Pelican Bay SHU struggle continues!

From the new September-October 2011 issue of News & Letters:

Pelican Bay SHU struggle continues!

Pelican Bay, Calif.–The hunger strike among California prisoners, consigned to perpetual solitary confinement in Security Housing Units (SHU), was suspended on July 20. The conditions that drove many prisoners to severely endanger their health by not eating for three weeks persist. According to prison officials themselves, at one point 6,600 inmates in at least 13 California prisons had joined the strike.

The hunger strikers discovered their own power when the authorities did something they said they would never do, that is, openly negotiate across the table with the prisoners’ strike committee.

PB SHU demo
Rally at the Sacramento capitol on Aug. 23 before legislative hearings on Pelican Bay SHU

The prison authorities begged the prisoners to give up their strike, privately promising them they would address some of the core issues, while publicy claiming they would offer prisoners some tokens they had no right to take away in the first place like a hat to help them keep warm in their cold cells and the right to have a wall calendar.

The prisoners decided to give the prison officials a few weeks to show their good faith out of concern for some, including those on solidarity hunger strikes in other prisons, who were at the point of doing real damage to their health. None believe the prison administrators will deliver. If they don’t, after prisoners rebuild their strength they plan to continue the strike.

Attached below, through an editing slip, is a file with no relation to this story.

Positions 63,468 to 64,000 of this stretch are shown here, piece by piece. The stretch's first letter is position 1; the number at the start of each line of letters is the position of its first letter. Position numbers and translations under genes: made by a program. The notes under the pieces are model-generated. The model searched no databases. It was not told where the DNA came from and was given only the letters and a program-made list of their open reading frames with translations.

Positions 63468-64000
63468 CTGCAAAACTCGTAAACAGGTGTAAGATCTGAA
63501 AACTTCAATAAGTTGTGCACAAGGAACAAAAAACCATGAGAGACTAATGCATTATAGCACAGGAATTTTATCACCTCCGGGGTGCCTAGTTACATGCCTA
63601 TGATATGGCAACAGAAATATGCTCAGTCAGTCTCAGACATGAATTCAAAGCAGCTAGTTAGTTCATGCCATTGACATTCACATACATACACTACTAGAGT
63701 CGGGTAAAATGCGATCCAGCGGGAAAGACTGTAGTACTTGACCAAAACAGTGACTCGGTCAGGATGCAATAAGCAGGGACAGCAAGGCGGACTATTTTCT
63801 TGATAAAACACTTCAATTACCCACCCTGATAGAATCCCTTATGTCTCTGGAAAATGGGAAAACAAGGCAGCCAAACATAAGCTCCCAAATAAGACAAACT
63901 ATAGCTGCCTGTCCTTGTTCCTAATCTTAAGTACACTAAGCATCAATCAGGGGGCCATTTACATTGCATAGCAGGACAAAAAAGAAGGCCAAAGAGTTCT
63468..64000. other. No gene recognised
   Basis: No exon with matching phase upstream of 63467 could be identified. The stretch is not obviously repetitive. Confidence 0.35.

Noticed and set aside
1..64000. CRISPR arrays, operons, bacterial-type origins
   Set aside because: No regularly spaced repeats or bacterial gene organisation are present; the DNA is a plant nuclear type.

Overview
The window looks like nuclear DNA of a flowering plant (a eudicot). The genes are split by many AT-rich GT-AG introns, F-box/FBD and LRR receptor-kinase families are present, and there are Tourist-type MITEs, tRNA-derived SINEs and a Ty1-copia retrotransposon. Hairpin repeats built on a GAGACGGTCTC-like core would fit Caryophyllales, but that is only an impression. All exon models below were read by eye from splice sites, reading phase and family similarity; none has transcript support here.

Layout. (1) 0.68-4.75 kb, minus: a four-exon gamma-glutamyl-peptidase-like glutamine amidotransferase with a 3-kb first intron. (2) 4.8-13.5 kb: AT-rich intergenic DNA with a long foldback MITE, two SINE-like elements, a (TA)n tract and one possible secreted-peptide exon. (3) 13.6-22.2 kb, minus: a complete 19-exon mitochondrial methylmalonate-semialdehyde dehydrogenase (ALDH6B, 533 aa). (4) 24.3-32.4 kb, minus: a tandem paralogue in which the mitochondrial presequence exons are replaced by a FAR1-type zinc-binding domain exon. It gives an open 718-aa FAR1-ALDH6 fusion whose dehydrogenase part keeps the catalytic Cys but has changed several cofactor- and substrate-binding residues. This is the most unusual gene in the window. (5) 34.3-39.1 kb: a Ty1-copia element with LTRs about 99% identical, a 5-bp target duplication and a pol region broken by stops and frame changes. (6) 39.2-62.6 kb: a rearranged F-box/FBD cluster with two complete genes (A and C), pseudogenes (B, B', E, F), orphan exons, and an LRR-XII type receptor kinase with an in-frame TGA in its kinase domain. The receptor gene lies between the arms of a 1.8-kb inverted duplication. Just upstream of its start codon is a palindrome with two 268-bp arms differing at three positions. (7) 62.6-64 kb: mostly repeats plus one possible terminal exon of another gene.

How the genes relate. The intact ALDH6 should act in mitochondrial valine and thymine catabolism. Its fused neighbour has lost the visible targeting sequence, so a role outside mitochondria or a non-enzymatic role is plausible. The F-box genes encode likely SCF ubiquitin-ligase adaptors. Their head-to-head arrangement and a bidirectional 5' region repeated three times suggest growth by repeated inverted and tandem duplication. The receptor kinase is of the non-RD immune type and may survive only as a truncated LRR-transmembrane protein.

The success of the strike is that it drew widespread attention to the torturous isolation from which many prisoners have no exit, caught in a hell in which there is no way to overcome the designation “gang member” which put them in the SHU.

An African-American prisoner in the SHU for 17 years said all he has to do is to speak with another African American to be “validated” as an active gang member. The only way out of the SHU is to go through a “debriefing” where one implicates someone else. He said, even if he wanted to do such a thing, now he would have to make things up because he doesn’t know anyone anymore.

Prolonged isolation and sensory deprivation forced on prisoners by a “snitch or die in the SHU” policy, are in fact internationally recognized as torture. Dorsey Nunn, an ex-prisoner who testified in Sacramento on Aug. 23 before a specially called legislative hearing on the Pelican Bay SHU, caught the essence of the multi-racial, non-violent strike when he said prisoners were demanding to be “validated” as human beings.

An elderly SHU prisoner we visited on July 21 has been in the Pelican Bay SHU for 20 years. He has been continuously imprisoned on a seven-to-life sentence he started serving in 1968. When he was up for review in 1996, he was revalidated by a confidential source (a debriefer) who supposedly said he planned to blow up the California Department of Corrections in Sacramento–from his prison cell!

On a more recent evaluation day he said a guard testified he heard him say he was still in a gang–a total fabrication that was enough to keep him in the SHU six more years!

The doctor who saw him last January ordered him transferred out to the Folsom Prison medical facility, where they can care for his chronic heart failure, but the hated Chief Medical Officer, Dr. Sayre, denied the transfer.